Crafting a Bestselling Humorous Book: A Comprehensive Guide for Aspiring Authors

An Overview of the Basics

Crafting a Bestselling Humorous Book: A Comprehensive Guide for Aspiring Authors

This is a summary article that broadly covers a complex topic – for more specific advice, please ask inside the Colony.

Humor is a universal language that has the power to captivate readers, evoke laughter, and create a lasting impact on the reader’s outlook. Writing a humorous book requires a unique blend of wit, creativity, and a keen understanding of timing: knowing precisely when to add that line that will absolutely delight the reader. While humorous writing obviously has elements that are unique to humor, it still needs to attract a market. Here is a handful of effective strategies to help bring your comedic masterpiece to the world.

  1. Celebrate Your Unique Voice: One of the key ingredients of any successful book is an authentic and distinctive voice. Most writers find their unique voice by experimenting with different writing styles, tones, and perspectives. If you find your voice lies in the area of humor, work with it! Take inspiration from contemporary bestselling authors such as David Sedaris, Tina Fey, or Mindy Kaling, who have developed instantly recognizable comedic voices. Your voice represents you, so incorporate your personal experiences and observations into your writing to inspire and uplift your readers.
  2. Develop Engaging Characters: Memorable characters bring a humorous book to life. That’s because either we know someone who behaves like the character, or the character reminds us of ourselves! Readers want to relate to and become emotionally invested in your characters, so the characters you devise should have distinct personalities, quirks, and quite a few flaws. These provide opportunities for comedic situations and side-splitting interactions. Observe how authors like Terry Pratchett or Douglas Adams skillfully infuse their characters with humor. Notice how real-life characters you meet or work with might use understatement or exaggeration to turn a bland situation into a funny one.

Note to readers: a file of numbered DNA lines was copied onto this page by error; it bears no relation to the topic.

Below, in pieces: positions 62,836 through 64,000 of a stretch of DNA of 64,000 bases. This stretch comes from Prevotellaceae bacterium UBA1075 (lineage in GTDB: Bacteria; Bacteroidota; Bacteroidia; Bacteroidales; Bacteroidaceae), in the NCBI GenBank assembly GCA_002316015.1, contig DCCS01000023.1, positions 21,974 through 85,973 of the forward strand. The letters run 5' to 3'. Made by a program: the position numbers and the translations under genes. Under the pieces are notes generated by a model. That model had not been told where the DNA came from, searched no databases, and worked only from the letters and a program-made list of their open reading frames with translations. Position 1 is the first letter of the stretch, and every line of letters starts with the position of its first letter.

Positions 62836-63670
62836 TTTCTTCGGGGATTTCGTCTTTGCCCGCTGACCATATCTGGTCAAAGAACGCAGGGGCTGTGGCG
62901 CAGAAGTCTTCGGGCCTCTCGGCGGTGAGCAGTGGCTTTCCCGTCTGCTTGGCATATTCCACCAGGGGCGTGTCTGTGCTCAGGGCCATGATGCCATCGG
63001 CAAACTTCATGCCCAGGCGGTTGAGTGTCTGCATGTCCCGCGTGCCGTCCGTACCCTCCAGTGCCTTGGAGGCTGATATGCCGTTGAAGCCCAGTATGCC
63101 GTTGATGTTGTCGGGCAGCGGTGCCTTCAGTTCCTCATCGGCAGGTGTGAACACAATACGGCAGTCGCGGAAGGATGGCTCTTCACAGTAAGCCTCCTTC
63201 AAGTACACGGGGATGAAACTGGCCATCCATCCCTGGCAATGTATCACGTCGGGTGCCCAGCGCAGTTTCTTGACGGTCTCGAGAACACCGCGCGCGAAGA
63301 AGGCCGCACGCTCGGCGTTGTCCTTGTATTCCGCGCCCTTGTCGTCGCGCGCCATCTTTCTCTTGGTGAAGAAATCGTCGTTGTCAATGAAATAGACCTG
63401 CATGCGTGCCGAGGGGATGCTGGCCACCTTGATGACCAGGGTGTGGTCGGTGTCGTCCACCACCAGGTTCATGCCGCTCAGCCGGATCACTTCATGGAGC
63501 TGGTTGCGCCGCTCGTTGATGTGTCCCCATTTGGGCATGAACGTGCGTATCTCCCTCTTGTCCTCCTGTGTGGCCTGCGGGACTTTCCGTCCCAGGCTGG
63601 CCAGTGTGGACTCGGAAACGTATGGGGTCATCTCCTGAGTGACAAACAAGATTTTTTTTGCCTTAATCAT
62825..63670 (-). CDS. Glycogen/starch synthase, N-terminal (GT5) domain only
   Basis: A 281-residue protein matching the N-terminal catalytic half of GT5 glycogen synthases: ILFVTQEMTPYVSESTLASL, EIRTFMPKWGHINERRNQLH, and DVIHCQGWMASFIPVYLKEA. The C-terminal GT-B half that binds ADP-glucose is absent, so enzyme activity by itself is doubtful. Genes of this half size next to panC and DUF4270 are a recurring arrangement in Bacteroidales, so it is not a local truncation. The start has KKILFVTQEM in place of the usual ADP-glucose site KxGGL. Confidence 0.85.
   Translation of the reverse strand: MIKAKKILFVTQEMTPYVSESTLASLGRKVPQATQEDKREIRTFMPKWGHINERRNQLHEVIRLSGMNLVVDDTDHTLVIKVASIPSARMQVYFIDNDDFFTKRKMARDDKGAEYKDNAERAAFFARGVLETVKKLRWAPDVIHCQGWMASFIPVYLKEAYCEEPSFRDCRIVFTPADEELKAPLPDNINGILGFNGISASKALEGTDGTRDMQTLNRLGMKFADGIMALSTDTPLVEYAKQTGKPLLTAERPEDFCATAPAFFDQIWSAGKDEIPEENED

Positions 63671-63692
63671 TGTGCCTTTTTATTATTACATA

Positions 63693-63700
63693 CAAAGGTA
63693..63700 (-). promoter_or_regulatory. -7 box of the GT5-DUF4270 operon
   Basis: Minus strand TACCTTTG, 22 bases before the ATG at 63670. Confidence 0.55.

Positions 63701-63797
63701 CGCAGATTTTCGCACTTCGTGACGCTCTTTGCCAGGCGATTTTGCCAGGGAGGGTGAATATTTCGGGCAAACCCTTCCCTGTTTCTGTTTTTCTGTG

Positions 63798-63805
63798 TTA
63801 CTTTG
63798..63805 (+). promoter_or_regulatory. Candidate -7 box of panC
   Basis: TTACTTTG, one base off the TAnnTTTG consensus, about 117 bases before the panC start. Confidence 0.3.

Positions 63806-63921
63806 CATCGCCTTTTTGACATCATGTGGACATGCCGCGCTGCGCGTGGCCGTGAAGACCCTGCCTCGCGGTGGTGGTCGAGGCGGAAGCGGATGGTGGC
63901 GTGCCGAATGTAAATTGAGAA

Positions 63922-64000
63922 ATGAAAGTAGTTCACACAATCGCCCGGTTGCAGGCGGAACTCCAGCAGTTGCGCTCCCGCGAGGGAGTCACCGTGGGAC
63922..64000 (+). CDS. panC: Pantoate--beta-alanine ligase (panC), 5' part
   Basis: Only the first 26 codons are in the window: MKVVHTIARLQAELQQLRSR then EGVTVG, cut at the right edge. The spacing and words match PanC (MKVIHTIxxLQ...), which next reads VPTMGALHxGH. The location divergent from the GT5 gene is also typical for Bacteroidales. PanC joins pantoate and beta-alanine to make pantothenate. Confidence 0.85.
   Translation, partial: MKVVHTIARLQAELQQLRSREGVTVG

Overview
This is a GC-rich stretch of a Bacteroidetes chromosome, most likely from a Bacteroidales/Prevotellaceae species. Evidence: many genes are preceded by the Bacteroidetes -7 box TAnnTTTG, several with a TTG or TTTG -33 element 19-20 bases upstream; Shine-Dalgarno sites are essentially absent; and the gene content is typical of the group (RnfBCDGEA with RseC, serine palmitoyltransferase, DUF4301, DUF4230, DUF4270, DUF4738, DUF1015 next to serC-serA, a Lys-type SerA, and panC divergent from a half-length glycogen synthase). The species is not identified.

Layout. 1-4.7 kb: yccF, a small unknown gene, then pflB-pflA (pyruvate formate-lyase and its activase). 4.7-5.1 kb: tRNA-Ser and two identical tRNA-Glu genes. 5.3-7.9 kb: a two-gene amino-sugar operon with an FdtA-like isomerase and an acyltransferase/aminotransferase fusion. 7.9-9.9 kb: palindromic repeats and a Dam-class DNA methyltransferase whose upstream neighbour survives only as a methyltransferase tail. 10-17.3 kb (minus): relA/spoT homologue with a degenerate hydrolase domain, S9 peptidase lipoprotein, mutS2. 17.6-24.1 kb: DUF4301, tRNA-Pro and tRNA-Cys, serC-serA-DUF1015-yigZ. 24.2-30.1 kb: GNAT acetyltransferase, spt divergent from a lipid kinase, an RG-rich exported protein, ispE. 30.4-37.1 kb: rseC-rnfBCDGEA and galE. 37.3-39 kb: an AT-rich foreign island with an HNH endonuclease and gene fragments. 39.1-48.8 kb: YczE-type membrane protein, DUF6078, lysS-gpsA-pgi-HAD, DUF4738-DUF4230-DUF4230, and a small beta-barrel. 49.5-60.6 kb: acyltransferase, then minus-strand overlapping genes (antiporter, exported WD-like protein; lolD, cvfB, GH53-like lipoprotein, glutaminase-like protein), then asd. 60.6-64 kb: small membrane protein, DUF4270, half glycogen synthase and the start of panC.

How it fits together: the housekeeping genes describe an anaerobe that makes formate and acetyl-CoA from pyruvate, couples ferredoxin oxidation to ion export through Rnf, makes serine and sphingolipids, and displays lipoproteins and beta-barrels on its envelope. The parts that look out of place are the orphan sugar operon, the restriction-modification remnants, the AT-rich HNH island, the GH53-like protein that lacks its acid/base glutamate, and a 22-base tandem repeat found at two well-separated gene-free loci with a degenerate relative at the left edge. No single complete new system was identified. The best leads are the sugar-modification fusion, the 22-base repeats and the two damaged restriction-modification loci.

3. Master the Art of Timing and Delivery: Comedy relies heavily on timing and delivery. Timing is the ‘when’ of a humorous line of writing. It uses the ideas of rhythm, beat or waiting to create tension, ensuring the reader receives the line precisely when it will make them enjoy it the most. Study the works of humorists like P.G. Wodehouse or Helen Fielding to gain insights into the art of comedic timing. Delivery is the tone used to convey the line. You can experiment with comedic delivery techniques such as wordplay, irony, puns or sarcasm. A character might even slip into absurdity to maximize the impact of delivery and timing combined.
  4. Craft Humorous Situations: Humor is a way of seeing an event or situation. Whether it is unexpected or very commonplace, you can choose how you relate to it. You can create scenarios that are rich in comedic potential simply by inserting misunderstandings, absurd juxtapositions, or satirical observations into day-to-day situations. Successful authors like David Walliams or Nora Ephron excel at this craft, transforming ordinary situations into funny scenarios that keep readers turning pages.
  5. Use Dialogue to Enhance Comedy: Dialogue that includes banter, clever comebacks, and brisk conversations riddled with misunderstandings is gold-dust to humorous writing. Some real-life people are naturally good at this type of dialogue; you might want to study their methods! The key is to develop dialogue that closely reflects the personality of each of your characters. One might be sharp and witty, one slow to catch on and another a master of understatement. There is no ‘one size fits all’ style of humorous dialogue. Observe the works of contemporary authors like Kevin Kwan or Maria Semple, who skillfully use dialogue to fire up the humor in their stories.